Copenhagen

  • by Michael Frayn
  • Narrated by Simon Russell Beale
  • 1 hrs and 59 mins
  • original_recording Audiobook

Publisher's Summary

Benedict Cumberbatch, Greta Scacchi and Simon Russell Beale star in Michael Frayn's award-winning play about the controversial 1941 meeting between physicists Bohr and Heisenberg. Copenhagen, Autumn 1941.
The two presiding geniuses of quantum physics, Niels Bohr and Werner Heisenberg meet for the first time since the breakout of war. Danish physicist Bohr and his wife, Margrethe, live in Nazi-occupied Denmark; their visitor, Heisenberg, is German, the two old friends, now on opposing sides have between them the ability to change the course of history.
Frayn's Tony award-winning play imagines the three characters re-drafting the events of 1941 in an attempt to make sense of them. With Greta Scacchi as Margrethe Bohr, Simon Russell Beale as Niels Bohr and Benedict Cumberbatch as Werner Heisenberg. This new version of Copenhagen is adapted for radio and directed by Emma Harding.

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Customer Reviews

Most Helpful

What did they talk about?

Would you listen to Copenhagen again? Why?

Yes. "Copenhagen" is both tightly focused and yet open in its conclusions - and because the story it tells was a key event in the history of the Second World War and beyond - mainly because nothing happened as a result.


What was one of the most memorable moments of Copenhagen?

It is not a play that depends on single moments.


What about Simon Russell Beale’s performance did you like?

He catches the seriousness and yet the oddity of the meeting between Bohr and Heisenberg.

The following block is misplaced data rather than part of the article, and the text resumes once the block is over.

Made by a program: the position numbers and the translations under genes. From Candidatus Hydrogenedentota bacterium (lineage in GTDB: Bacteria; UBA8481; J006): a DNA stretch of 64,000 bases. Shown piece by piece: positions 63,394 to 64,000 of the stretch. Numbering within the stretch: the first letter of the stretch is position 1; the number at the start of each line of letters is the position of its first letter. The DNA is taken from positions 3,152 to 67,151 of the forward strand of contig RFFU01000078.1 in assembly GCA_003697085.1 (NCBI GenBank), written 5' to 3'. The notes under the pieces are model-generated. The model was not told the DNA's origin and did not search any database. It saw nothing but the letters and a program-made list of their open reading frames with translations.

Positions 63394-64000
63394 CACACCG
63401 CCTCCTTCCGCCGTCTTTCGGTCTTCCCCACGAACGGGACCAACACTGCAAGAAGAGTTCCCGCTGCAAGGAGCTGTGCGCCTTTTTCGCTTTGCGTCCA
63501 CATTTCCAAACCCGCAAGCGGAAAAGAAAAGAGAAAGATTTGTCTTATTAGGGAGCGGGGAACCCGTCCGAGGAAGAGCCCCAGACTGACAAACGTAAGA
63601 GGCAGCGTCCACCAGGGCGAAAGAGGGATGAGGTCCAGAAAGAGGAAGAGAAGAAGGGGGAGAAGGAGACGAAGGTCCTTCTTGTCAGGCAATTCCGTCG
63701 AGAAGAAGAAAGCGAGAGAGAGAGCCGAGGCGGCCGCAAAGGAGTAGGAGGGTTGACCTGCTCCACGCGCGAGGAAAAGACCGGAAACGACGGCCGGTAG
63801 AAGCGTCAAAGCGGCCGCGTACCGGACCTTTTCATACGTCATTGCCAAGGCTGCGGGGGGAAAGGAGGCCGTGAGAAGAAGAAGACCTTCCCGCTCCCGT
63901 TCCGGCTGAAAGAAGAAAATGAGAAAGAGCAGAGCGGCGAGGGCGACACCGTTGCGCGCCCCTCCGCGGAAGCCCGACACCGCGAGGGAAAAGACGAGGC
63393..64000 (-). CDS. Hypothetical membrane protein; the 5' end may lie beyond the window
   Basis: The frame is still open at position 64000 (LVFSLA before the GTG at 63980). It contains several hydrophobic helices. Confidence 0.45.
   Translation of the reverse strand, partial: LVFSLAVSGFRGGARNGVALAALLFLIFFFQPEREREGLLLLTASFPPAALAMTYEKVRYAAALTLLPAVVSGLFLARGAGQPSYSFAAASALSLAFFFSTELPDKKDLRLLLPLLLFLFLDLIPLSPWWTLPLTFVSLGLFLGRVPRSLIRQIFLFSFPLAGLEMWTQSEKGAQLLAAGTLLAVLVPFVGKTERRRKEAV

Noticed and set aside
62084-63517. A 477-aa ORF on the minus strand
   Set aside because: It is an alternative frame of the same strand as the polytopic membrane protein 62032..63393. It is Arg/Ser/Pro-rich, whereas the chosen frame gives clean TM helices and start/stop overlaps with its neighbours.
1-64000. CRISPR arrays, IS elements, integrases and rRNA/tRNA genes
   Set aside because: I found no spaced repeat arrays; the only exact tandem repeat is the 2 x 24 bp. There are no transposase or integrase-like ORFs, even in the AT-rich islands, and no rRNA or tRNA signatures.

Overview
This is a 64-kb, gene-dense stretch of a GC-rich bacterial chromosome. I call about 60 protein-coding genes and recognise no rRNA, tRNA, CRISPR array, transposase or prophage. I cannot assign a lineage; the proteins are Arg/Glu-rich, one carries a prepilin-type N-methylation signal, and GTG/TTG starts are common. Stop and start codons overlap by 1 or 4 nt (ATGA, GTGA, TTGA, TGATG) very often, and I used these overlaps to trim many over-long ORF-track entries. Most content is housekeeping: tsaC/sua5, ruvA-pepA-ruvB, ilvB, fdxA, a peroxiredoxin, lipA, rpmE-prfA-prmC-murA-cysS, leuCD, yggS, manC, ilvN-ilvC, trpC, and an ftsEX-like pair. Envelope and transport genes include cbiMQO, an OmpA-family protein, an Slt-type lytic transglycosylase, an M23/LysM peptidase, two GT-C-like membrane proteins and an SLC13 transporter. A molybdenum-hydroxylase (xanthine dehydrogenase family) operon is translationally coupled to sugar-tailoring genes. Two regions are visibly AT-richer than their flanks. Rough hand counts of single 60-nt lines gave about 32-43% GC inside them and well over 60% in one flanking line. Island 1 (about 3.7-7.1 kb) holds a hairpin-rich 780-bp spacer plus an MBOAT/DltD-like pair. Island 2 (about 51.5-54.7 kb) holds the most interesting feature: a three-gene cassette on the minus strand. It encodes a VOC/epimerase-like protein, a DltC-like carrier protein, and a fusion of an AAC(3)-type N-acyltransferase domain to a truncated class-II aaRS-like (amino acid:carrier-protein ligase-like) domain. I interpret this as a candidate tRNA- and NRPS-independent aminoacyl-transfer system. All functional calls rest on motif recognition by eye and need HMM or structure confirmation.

If you made a film of this book, what would be the tag line be?

What did they talk about?


Any additional comments?

This audio-play for three voices -- Niels Bohr, Werner Heisenberg and Margrethe Heisenborg -- is tough but rewarding going. The two physicists circle round each other during Heisenberg’s 1941 visit to occupied Copenhagen, sometimes talking but, more often, talking about each other, with Margrethe as a troubled commentator. At stake is the Nazi’s project to build a nuclear bomb (with, had they known it, the Cold War that followed World War 2) and Frayn imagines the conversation, in the apparent absence of any record of what happened when they met. Ideas matter is the theme of this tense but always indirect play. From the title onwards, it is the indirection that marks out “Copenhagen” as unusual and remarkable drama.

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- DT

Thought provoking play

Very deep play well acted and food for thought makes you also ask questions about ethics and what our omissions or actions lead to
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- a addison

Book Details

  • Release Date: 01-08-2013
  • Publisher: BBC Worldwide Limited